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  • V. Chang

The Case of Raynaud's Disease

Hope everyone had a great summer holiday and spent wonderful time in the heat and sun. Now we are heading into fall, where temperatures start to drop and people begin to bundle up.

Some of us, especially females, experience very cold hands and feet when they are out in the cold or even indoors. Even though we wear more layers than others, our extremities remain abnormally cold. Sound familiar?

This is known as Raynaud's Disease.

It occurs when small blood vessels, called arterioles, within the fingers, toes, ears and nose constrict and disrupt blood circulation, which cause the extremities to go white or blue and lose feeling. Raynaud's is categorized into two types: primary and secondary. If you have symptoms of Raynaud's due to other diseases or conditions, it is secondary Raynaud's, also known as Raynaud's phenomenon. If symptoms are present without influence of other disease, it's primary, and referred as Raynaud's disease.

About 75% of all sufferers of primary Raynaud's tend to be female between ages 15 to 40.

What causes it? This condition is caused by a spasm in the sympathetic nervous system, one that is stimulated with external stress. The system is stimulated when a stress is applied to cause a rush of adrenaline; this causes the veins to constrict, to reserve blood for the essential organs and muscles, which turns the skin white as blood is pushed inwards. This process is stimulated by extreme cold; as more blood is supplied to the limbs, the vessels will constrict to keep the blood in the vital body. In Raynaud's, they are rapidly and tightly constricted, and can remain constricted for prolonged periods of time.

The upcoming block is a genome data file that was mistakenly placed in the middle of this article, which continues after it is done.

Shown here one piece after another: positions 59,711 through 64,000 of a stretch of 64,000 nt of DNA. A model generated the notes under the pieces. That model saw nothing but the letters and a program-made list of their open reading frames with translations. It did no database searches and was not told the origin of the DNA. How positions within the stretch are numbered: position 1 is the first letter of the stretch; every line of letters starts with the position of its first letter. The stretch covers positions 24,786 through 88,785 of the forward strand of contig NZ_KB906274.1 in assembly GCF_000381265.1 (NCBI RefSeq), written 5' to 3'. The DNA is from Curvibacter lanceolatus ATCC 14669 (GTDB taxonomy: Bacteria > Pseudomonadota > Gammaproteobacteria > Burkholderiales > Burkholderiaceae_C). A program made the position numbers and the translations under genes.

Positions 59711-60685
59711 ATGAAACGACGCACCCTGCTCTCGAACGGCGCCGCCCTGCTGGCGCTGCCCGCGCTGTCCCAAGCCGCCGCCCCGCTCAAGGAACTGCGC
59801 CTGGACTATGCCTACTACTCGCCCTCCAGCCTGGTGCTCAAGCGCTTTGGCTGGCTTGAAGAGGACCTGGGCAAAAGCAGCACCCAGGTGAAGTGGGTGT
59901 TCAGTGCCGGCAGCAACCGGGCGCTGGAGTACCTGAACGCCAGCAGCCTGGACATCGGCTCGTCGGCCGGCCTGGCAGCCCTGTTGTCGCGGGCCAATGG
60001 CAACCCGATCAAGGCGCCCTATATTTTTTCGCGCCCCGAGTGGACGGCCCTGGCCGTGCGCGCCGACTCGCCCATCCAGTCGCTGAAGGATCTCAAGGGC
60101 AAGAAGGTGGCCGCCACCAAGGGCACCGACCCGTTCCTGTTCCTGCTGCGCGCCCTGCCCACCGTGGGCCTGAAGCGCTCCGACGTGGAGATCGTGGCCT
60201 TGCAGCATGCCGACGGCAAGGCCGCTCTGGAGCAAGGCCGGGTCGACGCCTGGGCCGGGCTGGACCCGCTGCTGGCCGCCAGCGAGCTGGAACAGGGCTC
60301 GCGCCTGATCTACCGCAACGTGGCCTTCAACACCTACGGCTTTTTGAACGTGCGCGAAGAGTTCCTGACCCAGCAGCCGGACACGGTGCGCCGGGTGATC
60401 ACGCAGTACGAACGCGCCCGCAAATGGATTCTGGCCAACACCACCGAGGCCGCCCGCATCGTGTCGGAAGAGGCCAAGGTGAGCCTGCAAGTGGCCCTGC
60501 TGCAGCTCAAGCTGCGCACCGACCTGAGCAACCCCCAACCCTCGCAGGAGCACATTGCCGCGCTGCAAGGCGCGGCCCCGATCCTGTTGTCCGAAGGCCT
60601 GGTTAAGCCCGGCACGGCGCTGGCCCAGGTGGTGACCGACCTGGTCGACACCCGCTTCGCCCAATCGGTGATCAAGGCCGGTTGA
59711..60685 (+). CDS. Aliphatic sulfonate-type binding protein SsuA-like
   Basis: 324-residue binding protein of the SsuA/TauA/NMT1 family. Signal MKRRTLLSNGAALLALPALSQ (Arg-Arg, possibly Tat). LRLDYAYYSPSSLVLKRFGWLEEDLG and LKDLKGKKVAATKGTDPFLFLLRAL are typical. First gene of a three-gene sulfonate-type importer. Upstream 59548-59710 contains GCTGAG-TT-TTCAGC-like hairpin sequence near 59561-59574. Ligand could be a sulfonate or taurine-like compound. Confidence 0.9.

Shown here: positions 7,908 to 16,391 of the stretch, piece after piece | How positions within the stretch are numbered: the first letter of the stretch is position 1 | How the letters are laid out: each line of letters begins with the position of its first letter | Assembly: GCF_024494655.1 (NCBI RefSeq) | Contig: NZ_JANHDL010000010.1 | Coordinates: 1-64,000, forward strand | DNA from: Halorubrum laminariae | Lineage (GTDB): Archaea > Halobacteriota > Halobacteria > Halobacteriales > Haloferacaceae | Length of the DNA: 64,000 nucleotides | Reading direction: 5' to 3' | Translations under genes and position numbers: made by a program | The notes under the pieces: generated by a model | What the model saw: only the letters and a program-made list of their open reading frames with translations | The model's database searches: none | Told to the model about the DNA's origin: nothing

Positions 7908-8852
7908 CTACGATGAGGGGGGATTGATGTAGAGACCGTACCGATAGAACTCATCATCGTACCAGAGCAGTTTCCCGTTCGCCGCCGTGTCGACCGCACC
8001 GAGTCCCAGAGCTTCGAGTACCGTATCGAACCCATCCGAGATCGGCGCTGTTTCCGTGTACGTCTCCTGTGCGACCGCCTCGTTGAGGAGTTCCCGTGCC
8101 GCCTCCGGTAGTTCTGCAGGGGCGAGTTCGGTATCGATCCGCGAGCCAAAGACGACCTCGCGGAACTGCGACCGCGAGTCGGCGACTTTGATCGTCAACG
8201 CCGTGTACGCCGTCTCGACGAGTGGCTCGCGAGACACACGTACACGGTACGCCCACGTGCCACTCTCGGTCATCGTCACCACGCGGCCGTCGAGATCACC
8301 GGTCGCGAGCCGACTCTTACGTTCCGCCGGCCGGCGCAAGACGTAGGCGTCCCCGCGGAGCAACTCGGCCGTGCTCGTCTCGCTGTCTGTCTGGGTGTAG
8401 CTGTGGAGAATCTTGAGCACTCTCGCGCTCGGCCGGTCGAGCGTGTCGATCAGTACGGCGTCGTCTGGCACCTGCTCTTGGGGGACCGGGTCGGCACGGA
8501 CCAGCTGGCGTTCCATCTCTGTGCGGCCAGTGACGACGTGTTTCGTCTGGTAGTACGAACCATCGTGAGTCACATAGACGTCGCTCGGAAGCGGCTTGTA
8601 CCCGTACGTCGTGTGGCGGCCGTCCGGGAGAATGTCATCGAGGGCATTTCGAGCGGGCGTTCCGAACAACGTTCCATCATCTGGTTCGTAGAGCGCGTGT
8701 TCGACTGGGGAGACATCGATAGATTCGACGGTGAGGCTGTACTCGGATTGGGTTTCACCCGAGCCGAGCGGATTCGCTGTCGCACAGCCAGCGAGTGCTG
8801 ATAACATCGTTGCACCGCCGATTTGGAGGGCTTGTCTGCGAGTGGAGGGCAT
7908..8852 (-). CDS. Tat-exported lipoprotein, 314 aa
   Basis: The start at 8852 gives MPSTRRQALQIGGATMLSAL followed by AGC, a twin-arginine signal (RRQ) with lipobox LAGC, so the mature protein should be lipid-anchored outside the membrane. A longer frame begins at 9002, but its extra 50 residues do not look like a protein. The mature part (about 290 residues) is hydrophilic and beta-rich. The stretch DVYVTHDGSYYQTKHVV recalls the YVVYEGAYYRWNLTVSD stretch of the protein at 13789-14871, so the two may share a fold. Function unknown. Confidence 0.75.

Certain diseases and condition will increase risk of Raynaud's:

- Rheumatoid arthritis - chronic autoimmune disease that cause debilitating pain and joint damage

- Lupus - chronic autoimmune inflammation of skin and internal organs; this is more common among women than men

- High blood pressure

- Under active thyroid issues

- Cigarette Smoking

- Migraines

- Nerve disorders

- Vibration exposure

- Frostbite

- Typing on keyboard or playing piano too often in a day

Signs and Symptoms

Most obvious symptoms are paleness of the skin in the extremities. If it continues for more than a few minutes, the skin may turn blue/purple.

When the blood vessels relax, the affected areas will be throbbing, painful and red due to the rush of blood into the extremities.

Treatment? Unfortunately, there is no cure for this disease. The best suggestion we can offer is to keep warm and avoid going outside in extreme cold temperatures, as cold is the primary trigger for the symptoms. Other ways to help the condition will be to apply a topical cream or wear thermal socks and gloves that promotes heat and circulation to the extremities.

Stay warm and safe this fall! Call us today for an appointment if you have any questions or concerns!

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